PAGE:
HomeBusinessWhy trends are so intoxicating for investors – and dangerous: Morning Brief

Why trends are so intoxicating for investors – and dangerous: Morning Brief

This is The Takeaway from today’s Morning Brief, that’s possible to register to receive in your inbox every morning, along with:

Shares of Roblox plummeted yesterday after the gaming platform company issued disappointing booking guidance.

You would never know Roblox isn’t doing well in my house. My teen and tweenager bounce between games like Blox Fruits and Pet Simulator , owned by Epic Games).

On the other hand, the majority of people reading this are about to Google “what is Roblox” like they do every quarter before they forget. (It is an online gaming platform where users can build and play games.)

Roblox (RBLX) didn’t go public until 2021, and the stock has fallen from a high above $130 per share in November of that year to around $30 now. That’s because annual sales growth has moderated to the mid-20s.

It feels like the jury is still out on whether the Roblox craze will be a flash in the pan or a lasting trend. As an investor, it is tempting to buy what you know, as Warren Buffett once said. And when it comes to trends that we regularly interact with, see and assess, we develop opinions.

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But what if the trend you know turns out to be just a fad?

There have been a few high-profile examples lately. Take Peloton (PTON), that pandemic-era darling that might go the way of Jazzercise or Tae Bo (Google it, kids). That stock’s collapse makes Roblox’s stock look like it’s on a gentle decline, from a closing high of $162.72 two days before Christmas 2020 to just above $4 now — a 97% drop. There is a good thing somewhere, as we wrote in this newsletter, but somewhere the order of magnitude was misunderstood.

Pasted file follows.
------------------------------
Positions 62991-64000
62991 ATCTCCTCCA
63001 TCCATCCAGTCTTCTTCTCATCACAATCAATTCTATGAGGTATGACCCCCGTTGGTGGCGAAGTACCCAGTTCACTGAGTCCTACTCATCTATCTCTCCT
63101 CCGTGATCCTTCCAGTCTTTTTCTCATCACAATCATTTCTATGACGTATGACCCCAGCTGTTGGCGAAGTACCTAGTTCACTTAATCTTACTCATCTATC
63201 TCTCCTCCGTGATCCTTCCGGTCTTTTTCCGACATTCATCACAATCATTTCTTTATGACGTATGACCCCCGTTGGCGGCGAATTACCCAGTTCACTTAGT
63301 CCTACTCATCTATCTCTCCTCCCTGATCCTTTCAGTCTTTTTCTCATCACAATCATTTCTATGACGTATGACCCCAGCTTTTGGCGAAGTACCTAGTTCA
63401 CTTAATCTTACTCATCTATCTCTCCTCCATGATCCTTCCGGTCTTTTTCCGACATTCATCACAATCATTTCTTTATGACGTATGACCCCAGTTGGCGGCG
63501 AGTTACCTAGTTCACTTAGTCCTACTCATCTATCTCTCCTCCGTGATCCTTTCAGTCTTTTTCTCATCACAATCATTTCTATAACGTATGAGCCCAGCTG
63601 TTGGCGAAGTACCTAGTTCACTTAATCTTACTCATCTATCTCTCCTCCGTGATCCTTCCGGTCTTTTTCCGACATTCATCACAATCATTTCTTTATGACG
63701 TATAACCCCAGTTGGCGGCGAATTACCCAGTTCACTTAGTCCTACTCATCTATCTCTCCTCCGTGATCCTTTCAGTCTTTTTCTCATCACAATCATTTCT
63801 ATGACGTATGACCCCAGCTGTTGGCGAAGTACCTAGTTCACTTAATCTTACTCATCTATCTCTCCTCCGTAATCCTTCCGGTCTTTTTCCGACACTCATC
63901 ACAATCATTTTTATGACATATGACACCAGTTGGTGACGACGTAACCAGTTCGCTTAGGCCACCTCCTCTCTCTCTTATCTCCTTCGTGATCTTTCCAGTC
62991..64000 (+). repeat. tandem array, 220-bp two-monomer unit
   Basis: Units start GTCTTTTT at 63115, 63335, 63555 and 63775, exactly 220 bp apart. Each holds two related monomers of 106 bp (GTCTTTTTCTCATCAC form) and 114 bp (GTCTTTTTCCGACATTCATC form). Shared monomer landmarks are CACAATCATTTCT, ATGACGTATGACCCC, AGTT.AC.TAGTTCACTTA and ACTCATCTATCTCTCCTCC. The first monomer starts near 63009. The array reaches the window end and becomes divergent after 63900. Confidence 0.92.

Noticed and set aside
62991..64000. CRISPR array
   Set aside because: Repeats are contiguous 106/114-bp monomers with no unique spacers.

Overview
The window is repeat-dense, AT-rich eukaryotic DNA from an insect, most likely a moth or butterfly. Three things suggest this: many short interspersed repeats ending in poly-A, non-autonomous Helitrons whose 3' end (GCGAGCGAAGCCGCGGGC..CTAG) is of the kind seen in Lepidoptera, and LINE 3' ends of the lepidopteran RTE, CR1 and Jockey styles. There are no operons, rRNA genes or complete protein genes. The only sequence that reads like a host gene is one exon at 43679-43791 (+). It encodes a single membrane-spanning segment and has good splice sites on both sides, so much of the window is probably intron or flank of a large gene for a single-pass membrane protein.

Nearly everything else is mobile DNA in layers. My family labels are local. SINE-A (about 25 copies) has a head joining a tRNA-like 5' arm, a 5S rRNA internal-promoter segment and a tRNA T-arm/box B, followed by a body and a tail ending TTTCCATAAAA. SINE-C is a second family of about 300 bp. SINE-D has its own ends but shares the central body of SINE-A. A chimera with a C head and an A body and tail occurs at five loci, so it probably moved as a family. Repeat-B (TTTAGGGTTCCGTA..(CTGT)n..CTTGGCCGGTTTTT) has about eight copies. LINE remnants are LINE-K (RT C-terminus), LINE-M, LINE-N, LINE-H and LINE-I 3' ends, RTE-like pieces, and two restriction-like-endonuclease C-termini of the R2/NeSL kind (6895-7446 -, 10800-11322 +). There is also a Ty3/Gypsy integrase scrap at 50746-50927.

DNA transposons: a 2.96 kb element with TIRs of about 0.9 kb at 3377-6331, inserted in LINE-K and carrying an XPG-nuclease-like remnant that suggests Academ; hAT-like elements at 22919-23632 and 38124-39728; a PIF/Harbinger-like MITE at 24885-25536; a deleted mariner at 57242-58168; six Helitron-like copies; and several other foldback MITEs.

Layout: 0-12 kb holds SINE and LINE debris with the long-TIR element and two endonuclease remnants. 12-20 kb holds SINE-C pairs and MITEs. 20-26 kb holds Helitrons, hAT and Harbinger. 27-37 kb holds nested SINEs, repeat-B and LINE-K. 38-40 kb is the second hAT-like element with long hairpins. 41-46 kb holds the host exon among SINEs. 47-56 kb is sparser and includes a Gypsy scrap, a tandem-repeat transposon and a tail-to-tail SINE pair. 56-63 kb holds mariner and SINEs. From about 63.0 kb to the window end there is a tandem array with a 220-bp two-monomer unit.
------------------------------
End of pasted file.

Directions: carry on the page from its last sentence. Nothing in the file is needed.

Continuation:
Or consider Beyond Meat (BYND), whose shares are down about the same amount since the record it set during the height of the 2019 grilling season. Shares of the plant-based meat maker tumbled yesterday after experiencing its eighth straight quarter of decline year noted. sales for the year.

Compensating for the expensive exercise bike that now functions as a clothes hanger, or the abundance of fake meat in the supermarket freezer, are the initially questionable proposals that eventually became integrated into our lives.

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The once ridiculed AirPods. Uber, which has faced backlash from both taxi drivers and passengers — not to mention outrage over revelations that it tracked users after they exited vehicles. Or Airbnb: do you want to rent your house to strangers?

Distinguishing between a fad and a more permanent part of our economy seems like a zero-sum game. And in retrospect you can see why things worked. Apple forced adoption by giving its users an ultimatum: cut the cord or buy an Android. Uber used a VC war chest to subsidize its path to adoption, aided by a good idea that users liked and actually found useful. Airbnb ultimately created a new kind of real estate investment on the supply side, and a smoother experience than renting a house or apartment on the demand side.

And certainly, Peloton can keep up with its core user base. I still buy Beyond Meat burgers every now and then. The companies continue to exist. But for investors, the trend is either sustainable or perhaps not at all.

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So check back in a few years to see if Robux is still on the gift list – or if the next generation of kids has sustainably replaced mine by playing Adopt Me or one of the other tens of millions of games on the Roblox platform.

Julie Hyman is the co-anchor of Yahoo Finance Live, weekdays from 9:00 AM to 11:00 AM ET. Follow her on Twitter @juleshymanAnd read her other stories.

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